Confessions of A
Commentary on the News
Wednesday, July 30, 2003
Kinsella - Omega Letter Editor
The Electronic Age has brought us wonders
unthinkable a generation ago. When I was born,
the fastest method of communication was the
telephone. Live operators would manually connect
callers to local numbers – my dad’s phone number
was 654 – that’s all.
One would pick up the phone, an operator would
answer with, “Number, please?”, the caller would
give the operator the number, (or the name,
which the operator would obligingly look up) and
connect the call. That was 1952.
Compared to today, it was primitive, but a
half-century ago, it was state of the art. I was
eighteen when I got my first 8-track tape
player. It was wondrous! It was like having a
record player right in the car – and in STEREO!
The alternative was the standard monaural AM
radio – FM radio was yet future.
A few years after that, I saw my first
microwave oven in the lunchroom of the factory I
worked in. I could hardly wait to come home and
tell everyone about being able to cook a hotdog
in 15 seconds! Nobody believed me.
I went right out and bought one -- for a
thousand dollars (Sears EZ five year payment
plan), brought it home and demonstrated it by
cooking a chicken. The recommended time didn't
seem to work -- the chicken didn't look cooked.
So I cooked it some more.
After that, it became known in my family as
the Thousand Dollar Hot Dog Warmer.
In the mid-1970’s, the EZ five-year payment
plan allowed me to be the first guy on the block
to have a $1700 beta VCR. It was a huge, bulky
affair that had a long cord with a toggle switch
that served as a remote control pause. (It was
an added feature).
Blank tapes were only twenty dollars (a
half-day’s pay) and you had to sign a rental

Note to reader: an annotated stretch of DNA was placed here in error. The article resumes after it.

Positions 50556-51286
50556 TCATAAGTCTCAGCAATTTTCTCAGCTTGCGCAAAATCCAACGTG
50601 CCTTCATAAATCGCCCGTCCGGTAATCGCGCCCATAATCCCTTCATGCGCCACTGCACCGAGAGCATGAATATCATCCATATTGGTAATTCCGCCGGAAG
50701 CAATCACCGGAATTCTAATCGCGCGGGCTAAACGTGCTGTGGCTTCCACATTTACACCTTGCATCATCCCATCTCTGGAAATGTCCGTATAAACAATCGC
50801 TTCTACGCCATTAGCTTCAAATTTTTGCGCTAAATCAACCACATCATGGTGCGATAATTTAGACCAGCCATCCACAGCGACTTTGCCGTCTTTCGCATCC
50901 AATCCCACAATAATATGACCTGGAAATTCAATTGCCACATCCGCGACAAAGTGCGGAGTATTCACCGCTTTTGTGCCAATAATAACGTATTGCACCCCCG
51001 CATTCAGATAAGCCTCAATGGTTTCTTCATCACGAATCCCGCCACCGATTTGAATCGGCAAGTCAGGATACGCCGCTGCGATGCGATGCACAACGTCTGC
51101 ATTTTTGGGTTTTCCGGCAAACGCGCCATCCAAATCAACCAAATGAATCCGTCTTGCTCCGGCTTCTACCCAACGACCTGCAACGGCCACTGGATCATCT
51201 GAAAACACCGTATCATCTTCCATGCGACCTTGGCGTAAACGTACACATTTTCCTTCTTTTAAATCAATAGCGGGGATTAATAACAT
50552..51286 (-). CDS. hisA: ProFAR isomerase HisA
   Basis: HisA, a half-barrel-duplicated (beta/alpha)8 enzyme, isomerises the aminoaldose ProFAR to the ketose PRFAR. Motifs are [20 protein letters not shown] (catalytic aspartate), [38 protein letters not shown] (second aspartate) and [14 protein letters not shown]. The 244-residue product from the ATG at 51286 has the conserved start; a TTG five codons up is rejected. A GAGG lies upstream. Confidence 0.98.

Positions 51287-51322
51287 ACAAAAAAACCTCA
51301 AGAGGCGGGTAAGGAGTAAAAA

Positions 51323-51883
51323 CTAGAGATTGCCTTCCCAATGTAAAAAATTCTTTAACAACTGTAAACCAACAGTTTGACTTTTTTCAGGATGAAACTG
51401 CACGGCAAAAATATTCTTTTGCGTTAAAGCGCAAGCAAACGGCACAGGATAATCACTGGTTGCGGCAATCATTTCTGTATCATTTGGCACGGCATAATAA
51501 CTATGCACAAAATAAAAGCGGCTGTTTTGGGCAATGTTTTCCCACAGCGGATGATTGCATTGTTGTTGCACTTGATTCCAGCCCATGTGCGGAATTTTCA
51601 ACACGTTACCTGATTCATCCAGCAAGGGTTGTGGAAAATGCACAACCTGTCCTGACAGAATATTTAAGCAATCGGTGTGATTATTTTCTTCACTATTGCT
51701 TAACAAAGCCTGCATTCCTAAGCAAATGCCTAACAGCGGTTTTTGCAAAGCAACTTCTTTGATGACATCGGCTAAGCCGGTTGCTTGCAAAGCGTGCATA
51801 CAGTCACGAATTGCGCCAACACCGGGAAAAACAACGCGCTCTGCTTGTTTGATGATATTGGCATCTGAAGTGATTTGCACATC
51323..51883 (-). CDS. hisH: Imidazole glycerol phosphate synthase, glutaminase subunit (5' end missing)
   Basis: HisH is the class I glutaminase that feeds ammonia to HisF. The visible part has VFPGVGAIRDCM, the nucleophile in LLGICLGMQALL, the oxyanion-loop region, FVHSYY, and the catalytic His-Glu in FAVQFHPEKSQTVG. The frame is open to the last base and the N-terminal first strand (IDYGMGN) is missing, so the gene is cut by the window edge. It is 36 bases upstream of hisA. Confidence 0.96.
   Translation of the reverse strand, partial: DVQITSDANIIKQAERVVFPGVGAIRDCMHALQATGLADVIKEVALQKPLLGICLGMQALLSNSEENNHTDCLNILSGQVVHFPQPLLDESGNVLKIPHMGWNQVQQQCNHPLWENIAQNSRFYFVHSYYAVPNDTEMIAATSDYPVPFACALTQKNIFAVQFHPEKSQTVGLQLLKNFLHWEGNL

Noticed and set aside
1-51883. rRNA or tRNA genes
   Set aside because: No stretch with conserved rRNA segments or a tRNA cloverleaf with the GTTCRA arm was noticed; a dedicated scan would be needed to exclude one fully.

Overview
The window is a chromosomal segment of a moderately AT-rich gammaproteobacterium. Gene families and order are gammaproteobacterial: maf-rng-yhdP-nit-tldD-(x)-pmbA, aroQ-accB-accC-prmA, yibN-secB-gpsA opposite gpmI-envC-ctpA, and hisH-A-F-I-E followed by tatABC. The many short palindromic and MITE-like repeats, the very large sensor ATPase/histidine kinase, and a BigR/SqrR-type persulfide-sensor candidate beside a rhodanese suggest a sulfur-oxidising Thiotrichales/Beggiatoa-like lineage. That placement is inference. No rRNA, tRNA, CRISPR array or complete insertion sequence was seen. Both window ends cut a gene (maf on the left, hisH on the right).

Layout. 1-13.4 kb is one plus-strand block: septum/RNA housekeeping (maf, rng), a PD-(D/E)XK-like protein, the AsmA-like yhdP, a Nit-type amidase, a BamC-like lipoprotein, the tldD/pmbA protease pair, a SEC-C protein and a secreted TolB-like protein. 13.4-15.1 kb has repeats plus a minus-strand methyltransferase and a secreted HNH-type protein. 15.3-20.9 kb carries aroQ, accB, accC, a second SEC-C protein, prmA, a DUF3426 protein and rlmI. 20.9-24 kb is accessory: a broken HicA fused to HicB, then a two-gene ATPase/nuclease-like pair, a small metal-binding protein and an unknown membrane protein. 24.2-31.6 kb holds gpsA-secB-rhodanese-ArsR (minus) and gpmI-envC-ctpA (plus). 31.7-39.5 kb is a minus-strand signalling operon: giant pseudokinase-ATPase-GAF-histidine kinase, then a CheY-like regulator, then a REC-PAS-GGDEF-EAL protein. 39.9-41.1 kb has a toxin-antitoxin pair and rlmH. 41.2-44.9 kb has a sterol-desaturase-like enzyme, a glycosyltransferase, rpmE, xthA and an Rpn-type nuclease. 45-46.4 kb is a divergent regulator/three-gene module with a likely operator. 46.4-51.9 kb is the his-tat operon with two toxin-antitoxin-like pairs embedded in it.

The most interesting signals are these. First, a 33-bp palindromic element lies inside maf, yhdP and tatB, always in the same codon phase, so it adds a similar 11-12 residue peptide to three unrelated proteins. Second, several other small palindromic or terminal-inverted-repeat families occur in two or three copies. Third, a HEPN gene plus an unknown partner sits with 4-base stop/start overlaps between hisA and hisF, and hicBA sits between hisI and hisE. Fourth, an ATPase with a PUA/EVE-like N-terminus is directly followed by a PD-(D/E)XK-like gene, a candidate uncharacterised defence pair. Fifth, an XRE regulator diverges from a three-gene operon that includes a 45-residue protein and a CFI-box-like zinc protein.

contract agreeing to pay $100-plus replacement
cost if your machine ‘ate’ the tape.
It was a time of miracles, for sure!
In the span of ten years’ time, it became
possible to listen to your own music on the
drive home, sit down and watch a movie you
missed while at work, while eating a hotdog that
took 25 seconds from refrigerator to plate.
And if the phone rang (now it had a dial and
seven numbers), you could MAKE THE MOVIE STOP
until you got off the phone!
Could it get any better than this?
In 1980, the introduction of DOS meant the
introduction of the personal computer. The first
one I saw cost more than I made in a year, and
came as part of a desk. It weighed about a
hundred pounds and was not much more than a word
Five years later, I bought my first PC. (Some
of this will be Greek to some of you – sorry) It
was an 8088 Amstrad with an amber 12” monitor, a
pair of 5 ¼ 720K floppy drives and no hard drive
– for a mere $1700 – (3 yr revolving charge
Within a couple of years, I could use it to
make forms for everything around the house,
becoming organized in the Information Age.
Then came the Internet. Then existing
computers made it easier and faster to devise
new computers and computing devices and Moore’s
Law was born.
(Moore’s Law says that computer processing
power and computer capacity will DOUBLE every
eighteen months. And about every eighteen months
since, I've needed a new computer).
As computers got smarter, I noticed that I
had to get smarter to keep up. I had to learn
how to fix them, since in the early years, PC
techs were few and far between and enormously
Exploring the Internet makes you smarter
whether you plan on it or not. It takes a while
to learn how to separate fact from fiction, but
even that exercise in cognitive reasoning makes
Today, every time I sit down to browse the
Internet, I sit atop a database containing what
is arguably the sum total of the world’s